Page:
A blood test looking for antibodies to the Treponema bacteria can diagnose syphilis and is also used to monitor response to treatment.  Sometimes more than one test is needed. If a sore is present swabs can be collected to look for the presence of the bacteria. Blood tests which are done routinely during pregnancy include syphilis testing. 

WHAT IS THE TREATMENT?

Syphilis is treated with penicillin given as an injection. Latent syphilis may require a longer course of treatment then the other stages.  If someone with syphilis has an allergy to penicillin other antibiotic treatment is available.

Some people, especially those with early stages of infection, are likely to experience a flu like illness when they are treated. If this occurs it usually does so within 24 hours after treatment. Symptoms may include fever, headache, sweats, and joint pain. It lasts for several hours and simple supportive treatment of an analgesia such as paracetamol, fluids and rest is usually all that is needed.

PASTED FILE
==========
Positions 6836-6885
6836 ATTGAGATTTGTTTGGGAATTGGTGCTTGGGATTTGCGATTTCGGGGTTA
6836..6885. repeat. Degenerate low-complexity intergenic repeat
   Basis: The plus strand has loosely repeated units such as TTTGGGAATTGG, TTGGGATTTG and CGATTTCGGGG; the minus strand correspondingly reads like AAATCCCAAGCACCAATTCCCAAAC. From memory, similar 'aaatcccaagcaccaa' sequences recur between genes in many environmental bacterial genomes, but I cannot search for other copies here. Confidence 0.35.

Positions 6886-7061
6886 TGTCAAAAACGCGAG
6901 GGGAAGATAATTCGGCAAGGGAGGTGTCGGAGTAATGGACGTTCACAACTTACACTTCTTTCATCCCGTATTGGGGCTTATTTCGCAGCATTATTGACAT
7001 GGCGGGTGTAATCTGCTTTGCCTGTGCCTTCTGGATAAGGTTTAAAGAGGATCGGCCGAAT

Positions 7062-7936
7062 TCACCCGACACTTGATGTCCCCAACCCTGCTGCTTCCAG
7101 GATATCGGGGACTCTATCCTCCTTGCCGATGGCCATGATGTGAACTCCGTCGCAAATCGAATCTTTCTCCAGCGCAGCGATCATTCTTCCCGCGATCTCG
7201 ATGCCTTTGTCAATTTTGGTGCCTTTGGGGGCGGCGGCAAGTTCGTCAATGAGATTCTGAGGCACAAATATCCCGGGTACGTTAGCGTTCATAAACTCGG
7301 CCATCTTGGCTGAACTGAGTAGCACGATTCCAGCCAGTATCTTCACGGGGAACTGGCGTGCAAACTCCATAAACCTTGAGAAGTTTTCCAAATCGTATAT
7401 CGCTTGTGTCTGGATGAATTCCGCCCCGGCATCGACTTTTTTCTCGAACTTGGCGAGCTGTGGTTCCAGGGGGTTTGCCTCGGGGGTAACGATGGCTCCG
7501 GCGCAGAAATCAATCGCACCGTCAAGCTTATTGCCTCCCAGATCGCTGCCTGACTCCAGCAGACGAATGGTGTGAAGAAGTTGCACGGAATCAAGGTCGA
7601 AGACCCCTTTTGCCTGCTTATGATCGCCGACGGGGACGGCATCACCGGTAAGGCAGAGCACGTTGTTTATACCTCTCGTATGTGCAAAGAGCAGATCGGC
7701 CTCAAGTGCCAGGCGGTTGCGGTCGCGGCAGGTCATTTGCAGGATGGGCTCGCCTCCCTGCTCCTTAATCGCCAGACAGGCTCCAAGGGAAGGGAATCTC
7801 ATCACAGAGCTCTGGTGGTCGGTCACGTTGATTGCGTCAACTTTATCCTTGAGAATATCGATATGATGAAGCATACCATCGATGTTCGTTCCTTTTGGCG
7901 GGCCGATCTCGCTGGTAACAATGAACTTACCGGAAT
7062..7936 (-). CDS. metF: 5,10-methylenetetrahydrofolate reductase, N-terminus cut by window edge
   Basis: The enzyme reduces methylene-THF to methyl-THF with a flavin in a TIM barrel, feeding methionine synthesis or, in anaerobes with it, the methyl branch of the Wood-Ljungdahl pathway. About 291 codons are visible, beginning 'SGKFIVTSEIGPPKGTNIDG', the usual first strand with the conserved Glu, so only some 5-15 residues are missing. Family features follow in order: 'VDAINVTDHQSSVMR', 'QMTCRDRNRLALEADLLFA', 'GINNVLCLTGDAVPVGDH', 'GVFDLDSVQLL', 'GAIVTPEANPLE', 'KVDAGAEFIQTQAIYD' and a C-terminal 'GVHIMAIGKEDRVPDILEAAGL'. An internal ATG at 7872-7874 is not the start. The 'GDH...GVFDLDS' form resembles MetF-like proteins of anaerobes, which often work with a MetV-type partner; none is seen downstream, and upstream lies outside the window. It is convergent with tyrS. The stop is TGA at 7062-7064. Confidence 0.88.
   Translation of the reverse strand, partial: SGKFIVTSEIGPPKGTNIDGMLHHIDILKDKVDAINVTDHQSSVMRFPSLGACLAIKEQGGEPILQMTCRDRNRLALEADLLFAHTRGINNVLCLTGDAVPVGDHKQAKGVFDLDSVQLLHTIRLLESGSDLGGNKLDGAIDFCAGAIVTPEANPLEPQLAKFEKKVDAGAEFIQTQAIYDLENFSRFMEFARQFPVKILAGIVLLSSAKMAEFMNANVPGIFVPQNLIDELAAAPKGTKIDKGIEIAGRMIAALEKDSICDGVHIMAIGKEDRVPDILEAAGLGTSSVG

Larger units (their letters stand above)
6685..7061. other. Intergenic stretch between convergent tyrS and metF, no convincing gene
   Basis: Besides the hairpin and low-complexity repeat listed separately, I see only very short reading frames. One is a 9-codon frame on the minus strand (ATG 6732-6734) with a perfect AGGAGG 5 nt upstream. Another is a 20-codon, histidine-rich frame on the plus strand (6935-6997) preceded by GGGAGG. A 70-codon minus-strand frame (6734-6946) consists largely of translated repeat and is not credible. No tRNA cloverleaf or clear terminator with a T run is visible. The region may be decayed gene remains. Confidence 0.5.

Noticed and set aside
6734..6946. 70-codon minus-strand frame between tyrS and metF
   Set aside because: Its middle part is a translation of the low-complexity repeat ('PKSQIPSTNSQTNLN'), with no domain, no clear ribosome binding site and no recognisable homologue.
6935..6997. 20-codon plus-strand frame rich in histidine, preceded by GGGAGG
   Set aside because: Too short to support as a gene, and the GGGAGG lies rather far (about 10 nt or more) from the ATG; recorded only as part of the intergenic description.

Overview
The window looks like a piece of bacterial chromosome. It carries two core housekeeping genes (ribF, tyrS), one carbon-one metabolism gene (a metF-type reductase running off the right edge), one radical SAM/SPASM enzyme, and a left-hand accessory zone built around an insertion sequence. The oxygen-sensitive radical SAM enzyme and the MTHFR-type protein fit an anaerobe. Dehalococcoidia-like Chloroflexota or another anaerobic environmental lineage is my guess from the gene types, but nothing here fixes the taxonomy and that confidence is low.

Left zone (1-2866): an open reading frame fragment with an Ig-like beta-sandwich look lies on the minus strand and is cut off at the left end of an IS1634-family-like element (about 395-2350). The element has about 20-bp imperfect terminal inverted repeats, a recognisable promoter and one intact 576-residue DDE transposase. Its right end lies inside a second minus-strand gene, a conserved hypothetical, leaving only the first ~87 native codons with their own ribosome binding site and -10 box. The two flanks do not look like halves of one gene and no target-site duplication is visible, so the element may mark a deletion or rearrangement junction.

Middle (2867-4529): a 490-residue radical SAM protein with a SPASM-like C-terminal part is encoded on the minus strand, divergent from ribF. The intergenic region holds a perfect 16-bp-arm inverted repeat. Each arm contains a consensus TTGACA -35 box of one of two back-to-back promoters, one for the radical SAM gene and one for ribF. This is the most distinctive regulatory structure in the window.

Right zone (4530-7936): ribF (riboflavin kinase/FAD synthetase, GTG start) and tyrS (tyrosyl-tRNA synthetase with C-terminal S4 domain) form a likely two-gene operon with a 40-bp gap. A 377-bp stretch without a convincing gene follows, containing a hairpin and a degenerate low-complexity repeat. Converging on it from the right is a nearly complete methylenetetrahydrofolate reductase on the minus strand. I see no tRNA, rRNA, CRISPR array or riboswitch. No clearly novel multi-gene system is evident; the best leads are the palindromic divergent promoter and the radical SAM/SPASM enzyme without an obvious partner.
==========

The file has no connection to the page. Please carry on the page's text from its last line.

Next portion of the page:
After treatment sexual contact of any type should be avoided until the rash or chancre has healed, and until at least one week after treatment has finished. Your partner/s may need treatment, and it is important to wait for one week after their treatment before having sexual contact in order to avoid being re-infected.

 Follow up blood testing at 3 and 6 months (and sometimes 12 months) is usually recommended to ensure the treatment has been effective. 

DO I NEED TO LET MY SEXUAL PARTNERS KNOW?